Of dogs and dogma – Frank McNally on Orwell, Marx and history repeating itself
Marx repeated something his friend Friedrich Engels had just written about Hegel
George Orwell: ‘Marx discovered to be very lousy, ears full of nits, no doubt owing to the hot weather.’ Photograph: Photo 12/ Universal Images Group via Getty Images
Dipping into George Orwell’s Diaries for August 1939 this week, I was briefly confused by his apparent references to Karl Marx. It wouldn’t be unusual for Orwell to quote the great German philosopher in connection with contemporary events, then dominated by the looming war. But when on August 17th, for example, he mentions going shooting with “Marx”, it took me a moment to realise he was talking about a dog.
The dog was part of a menagerie Orwell and his wife kept at their home in rural Hertfordshire.
The collection also included some hens, whose production he recorded alongside world news.
I assume the dog to have been called after the socialist Marx, although Orwell said he learned about people from their reaction to the name, because some thought it was in tribute to Groucho, and a few even took it as a reference to the supermarket chain Marks & Spencer.
Anyway, I realised it wasn’t a two-legged Marx when the diaries described him chasing a “covey of partridges”, whereupon the mother partridge “did the well known trick of [distracting the dog] by flying rather slowly & squawking, while the young ones flew away in a different direction”. Orwell goes on to mention other wild birds he saw that day, but the entry ends, typically, with the output of his domestic ones: “8 eggs (three small)”.
Elsewhere the same week, he records the Danzig crisis coming to a head, notes that the Germans are reported to be buying large stocks of copper and rubber for urgent delivery, and describes a story in Sunday Express as “anti-Jew propaganda”.
But on August 22nd, he returns to alarming developments on the Marxist-Caninist front: “Marx discovered to be very lousy, ears full of nits, no doubt owing to the hot weather. E[ileen] treating him with antiseptic soap, flea powder & also vinegar, which loosens the nits...” The diary adds: “11 eggs (four small).”
I’m not sure Orwell’s dog is what Karl Marx had in mind when he suggested that history always repeats itself, the first time as tragedy, the second as farce. But this week’s big anniversary (Napoleon’s 250th birthday) reminded of the quip’s context: the 1851 coup d’état by which Napoleon III seized power in France.
The original Bonaparte had sealed his dramatic rise with the “Coup of 18 Brumaire” (November 9th, 1799 in the traditional calendar), which also marked the end of the French revolution.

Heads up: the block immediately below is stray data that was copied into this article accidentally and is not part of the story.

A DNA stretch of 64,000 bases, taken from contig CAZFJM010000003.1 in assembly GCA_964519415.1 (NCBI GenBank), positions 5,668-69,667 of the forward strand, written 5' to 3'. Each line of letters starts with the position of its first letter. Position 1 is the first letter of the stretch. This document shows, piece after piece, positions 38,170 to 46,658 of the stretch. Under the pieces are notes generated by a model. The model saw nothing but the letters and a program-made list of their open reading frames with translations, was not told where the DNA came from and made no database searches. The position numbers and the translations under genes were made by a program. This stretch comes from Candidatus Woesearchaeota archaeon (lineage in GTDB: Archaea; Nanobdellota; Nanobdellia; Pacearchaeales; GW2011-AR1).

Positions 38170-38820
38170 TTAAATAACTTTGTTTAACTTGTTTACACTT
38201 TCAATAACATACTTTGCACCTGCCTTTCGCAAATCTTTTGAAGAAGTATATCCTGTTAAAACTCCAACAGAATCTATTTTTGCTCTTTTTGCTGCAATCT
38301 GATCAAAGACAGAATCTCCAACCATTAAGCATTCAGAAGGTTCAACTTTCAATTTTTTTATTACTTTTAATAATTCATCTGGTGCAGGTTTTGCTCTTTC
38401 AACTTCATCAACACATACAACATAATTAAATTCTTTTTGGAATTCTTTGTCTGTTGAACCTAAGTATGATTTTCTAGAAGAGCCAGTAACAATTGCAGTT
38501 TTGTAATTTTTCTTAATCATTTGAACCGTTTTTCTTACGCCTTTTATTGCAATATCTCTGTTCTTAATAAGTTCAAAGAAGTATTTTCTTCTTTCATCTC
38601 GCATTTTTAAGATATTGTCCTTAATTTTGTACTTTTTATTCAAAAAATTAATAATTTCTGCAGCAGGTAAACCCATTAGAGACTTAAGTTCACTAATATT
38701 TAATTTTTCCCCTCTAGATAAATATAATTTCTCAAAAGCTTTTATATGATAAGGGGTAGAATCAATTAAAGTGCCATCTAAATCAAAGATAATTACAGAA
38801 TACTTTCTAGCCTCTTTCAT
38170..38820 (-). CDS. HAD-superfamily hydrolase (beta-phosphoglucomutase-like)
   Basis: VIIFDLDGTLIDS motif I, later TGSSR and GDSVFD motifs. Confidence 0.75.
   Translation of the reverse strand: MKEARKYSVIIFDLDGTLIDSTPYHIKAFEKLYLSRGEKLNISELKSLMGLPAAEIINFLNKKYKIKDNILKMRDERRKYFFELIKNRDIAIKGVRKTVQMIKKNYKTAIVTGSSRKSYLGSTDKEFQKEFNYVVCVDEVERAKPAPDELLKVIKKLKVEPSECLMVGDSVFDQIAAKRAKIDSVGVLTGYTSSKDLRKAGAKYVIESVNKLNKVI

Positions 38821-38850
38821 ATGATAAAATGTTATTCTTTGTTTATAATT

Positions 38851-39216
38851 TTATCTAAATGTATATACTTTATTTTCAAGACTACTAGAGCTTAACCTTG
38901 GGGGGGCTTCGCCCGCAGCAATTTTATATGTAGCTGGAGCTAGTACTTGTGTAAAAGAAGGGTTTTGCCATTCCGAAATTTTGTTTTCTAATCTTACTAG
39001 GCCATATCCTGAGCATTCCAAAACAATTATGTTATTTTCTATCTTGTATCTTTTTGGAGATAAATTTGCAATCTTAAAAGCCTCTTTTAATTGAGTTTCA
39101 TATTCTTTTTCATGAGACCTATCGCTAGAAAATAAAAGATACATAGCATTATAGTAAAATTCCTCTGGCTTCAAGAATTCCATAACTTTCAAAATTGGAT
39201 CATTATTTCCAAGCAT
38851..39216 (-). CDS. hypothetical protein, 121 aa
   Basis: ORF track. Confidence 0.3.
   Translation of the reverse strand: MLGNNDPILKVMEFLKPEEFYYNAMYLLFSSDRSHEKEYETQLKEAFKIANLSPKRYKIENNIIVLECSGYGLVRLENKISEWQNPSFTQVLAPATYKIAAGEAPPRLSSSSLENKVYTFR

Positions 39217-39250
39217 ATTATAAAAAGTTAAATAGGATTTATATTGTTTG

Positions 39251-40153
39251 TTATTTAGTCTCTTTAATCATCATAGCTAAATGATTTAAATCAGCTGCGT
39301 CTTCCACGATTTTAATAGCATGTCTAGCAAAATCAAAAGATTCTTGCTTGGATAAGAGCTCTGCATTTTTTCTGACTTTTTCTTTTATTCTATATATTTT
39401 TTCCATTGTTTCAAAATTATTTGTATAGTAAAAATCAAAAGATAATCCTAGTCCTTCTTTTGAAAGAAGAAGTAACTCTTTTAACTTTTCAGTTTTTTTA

So after his less talented nephew tried something similar half a century later, Marx wrote an essay called “The Eighteenth Brumaire of Louis Napoleon”, which opened with the famous flourish: “Hegel remarks somewhere that all facts and personages of great importance in world history occur, as it were, twice. He forgot to add: the first time as tragedy, the second time as farce.”
Posterity has agreed this was a very witty – and wise – thing to say, so that it has been endlessly quoted, misquoted, and paraphrased ever since, whenever somebody or something with an unflattering echo of the past appears. But Napoleonic coups apart, is it ever true?
The phrase depends for authority on that breezy aside, “Hegel remarks somewhere”, by which Marx invokes an even greater German philosopher and leaves the details to him. So far as I can establish, however, Hegel said nothing of the sort. And in fact, whether he was quoting Hegel or not, Marx was repeating something his friend Friedrich Engels had just written in a letter about French events:
“. . . It really seems as though old Hegel in his grave were acting as World Spirit and directing history, ordaining most conscientiously with the greatest conscientiousness that it should all be unrolled twice over, once as a grand tragedy and once as a wretched farce.”
But according to one historian who took the trouble to track it down, Bruce Mazlish, the passage Marx and Engels were misremembering said the opposite.
Hegel’s starting point was ancient Rome, and Julius Caesar’s decision to end the republic, judged a mistake by contemporaries, until subsequent events persuaded them he was (dead) right.
History had to repeat itself to be taken seriously, Hegel implied: “Thus Napoleon was twice defeated, and the Bourbons twice expelled. By repetition, that which at first appeared merely a matter of chance and contingency, becomes a real and ratified existence.”
In this context, Hegel seems now to be supporting the idea of a second UK referendum before Brexit is taken seriously. But columnists and headline writers will probably continue to prefer the Marx-Engels version, which for the foreseeable future – and farcically echoing Orwell’s 1939 – may be dominated by a man who portrays himself as the second Churchill.